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Whisper



Joined: 09 Jun 2010
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PostPosted: Thu Aug 18, 2011 4:57 am    Post subject: Reply with quote

Rien wrote:
I see Motoko Kusanagi as a woman who "lost" her humanity at an extremely young age while growing up in an extremely corrupt and violent world, trying cling onto her individuality, her "ghost", while being inside of an empty "shell"; trying to find a purpose while becoming more and more jaded to the point of apathy at times to the world around her.


But that's just the thing that makes her so complicated, despite allusions to such a thing she still forms connections, meaningful at that. She continues to grow close to people on a human level, despite having nearly all reason not to be.

Kuze is a similar case. He's a soldier. He WAS a boy, one that had all but given up hope. Later on, after that whole issue in the army, he has every reason to fall into that despair. To just take the punishment. Most soldiers are taught to do just that, after all, the war isn't his own. However, he doesn't. He sets out to make the fight his. Then he leaves with a camera and starts traveling to different refugee camps. Taking pictures and forming memories. In the end, he desires to create a haven for those people.. the people deserving of such a thing, in his eyes.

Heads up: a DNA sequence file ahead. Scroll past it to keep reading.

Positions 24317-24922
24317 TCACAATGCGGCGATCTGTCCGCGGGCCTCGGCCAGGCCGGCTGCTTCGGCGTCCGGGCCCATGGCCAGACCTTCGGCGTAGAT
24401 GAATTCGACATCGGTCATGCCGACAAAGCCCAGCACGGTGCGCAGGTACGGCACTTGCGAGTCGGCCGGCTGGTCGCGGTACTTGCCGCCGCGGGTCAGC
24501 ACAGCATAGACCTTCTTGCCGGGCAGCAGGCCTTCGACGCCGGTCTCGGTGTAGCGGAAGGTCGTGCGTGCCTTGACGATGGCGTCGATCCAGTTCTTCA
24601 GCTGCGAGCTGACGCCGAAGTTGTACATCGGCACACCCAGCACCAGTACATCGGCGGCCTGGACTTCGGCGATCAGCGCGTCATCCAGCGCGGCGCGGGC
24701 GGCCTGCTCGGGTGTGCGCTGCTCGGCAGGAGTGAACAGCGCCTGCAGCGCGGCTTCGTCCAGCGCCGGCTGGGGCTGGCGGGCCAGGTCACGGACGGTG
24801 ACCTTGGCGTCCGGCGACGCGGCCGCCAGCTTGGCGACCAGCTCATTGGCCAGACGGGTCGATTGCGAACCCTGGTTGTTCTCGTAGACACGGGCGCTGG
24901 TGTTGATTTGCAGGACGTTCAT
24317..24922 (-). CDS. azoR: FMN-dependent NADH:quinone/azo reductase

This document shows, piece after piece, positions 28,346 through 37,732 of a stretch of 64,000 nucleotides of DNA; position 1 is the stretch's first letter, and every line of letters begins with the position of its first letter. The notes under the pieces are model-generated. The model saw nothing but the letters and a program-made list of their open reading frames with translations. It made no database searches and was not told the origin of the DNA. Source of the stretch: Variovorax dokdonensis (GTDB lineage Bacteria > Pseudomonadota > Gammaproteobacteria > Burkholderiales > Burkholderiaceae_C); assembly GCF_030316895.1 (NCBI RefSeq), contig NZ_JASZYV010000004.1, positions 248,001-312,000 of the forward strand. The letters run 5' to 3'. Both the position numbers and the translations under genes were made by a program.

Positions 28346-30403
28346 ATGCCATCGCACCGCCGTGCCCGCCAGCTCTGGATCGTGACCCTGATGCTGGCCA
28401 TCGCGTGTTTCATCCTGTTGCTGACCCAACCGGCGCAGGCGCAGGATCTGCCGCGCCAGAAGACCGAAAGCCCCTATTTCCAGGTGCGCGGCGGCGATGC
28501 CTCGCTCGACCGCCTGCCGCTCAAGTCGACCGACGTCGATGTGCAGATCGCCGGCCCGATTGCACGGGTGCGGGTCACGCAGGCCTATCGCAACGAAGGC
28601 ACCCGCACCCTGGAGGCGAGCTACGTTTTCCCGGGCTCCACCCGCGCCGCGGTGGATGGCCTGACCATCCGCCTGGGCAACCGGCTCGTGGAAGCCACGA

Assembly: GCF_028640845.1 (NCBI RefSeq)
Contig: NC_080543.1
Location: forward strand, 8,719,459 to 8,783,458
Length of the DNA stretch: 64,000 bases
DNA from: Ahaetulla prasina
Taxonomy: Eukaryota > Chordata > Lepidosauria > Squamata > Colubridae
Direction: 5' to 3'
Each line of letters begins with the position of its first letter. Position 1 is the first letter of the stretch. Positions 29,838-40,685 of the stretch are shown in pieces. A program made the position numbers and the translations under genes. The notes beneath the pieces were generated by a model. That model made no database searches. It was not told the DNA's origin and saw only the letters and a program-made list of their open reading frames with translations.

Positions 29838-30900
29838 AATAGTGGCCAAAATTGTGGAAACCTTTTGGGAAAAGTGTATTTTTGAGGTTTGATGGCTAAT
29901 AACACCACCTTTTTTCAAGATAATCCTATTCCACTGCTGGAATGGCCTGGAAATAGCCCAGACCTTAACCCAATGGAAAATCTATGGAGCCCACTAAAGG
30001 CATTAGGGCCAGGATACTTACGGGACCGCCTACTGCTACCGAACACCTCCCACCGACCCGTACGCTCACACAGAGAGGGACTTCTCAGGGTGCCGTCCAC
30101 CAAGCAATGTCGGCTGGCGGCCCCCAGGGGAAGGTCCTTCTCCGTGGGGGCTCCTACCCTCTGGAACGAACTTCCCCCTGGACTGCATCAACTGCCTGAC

To be motivated in these ways (both the Major and Hideo Kuze) it shows a very fragile, very strong aspect of base human nature: Compassion.

Compassion makes the world go round. Bad guys tend to lack compassion, reject it, or give it sparingly.

I've watched the two movies, SAC, 2nd GiG and Solid State Society. I haven't read any of the paper media.. So my opinions come from those. Since I'm not familiar with the other material, I don't know whether I'm at a disadvantage or not. Thought I should state it either way.

SAC's a real gem. There's so much to be found within.

It's been a year since I watched it... I'll be rewatching it again soon though. Just want to find the right time, ya know?

Don't really want to overwrite my initial interpretations, but my memory is failing me, and I'm starting to forget the minute details. (And I'm sure there are details I never acquired to begin with.)
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John_234



Joined: 30 May 2011
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PostPosted: Mon Nov 21, 2011 2:18 am    Post subject: Reply with quote

Books are better with the second read. Same with animes. Do it.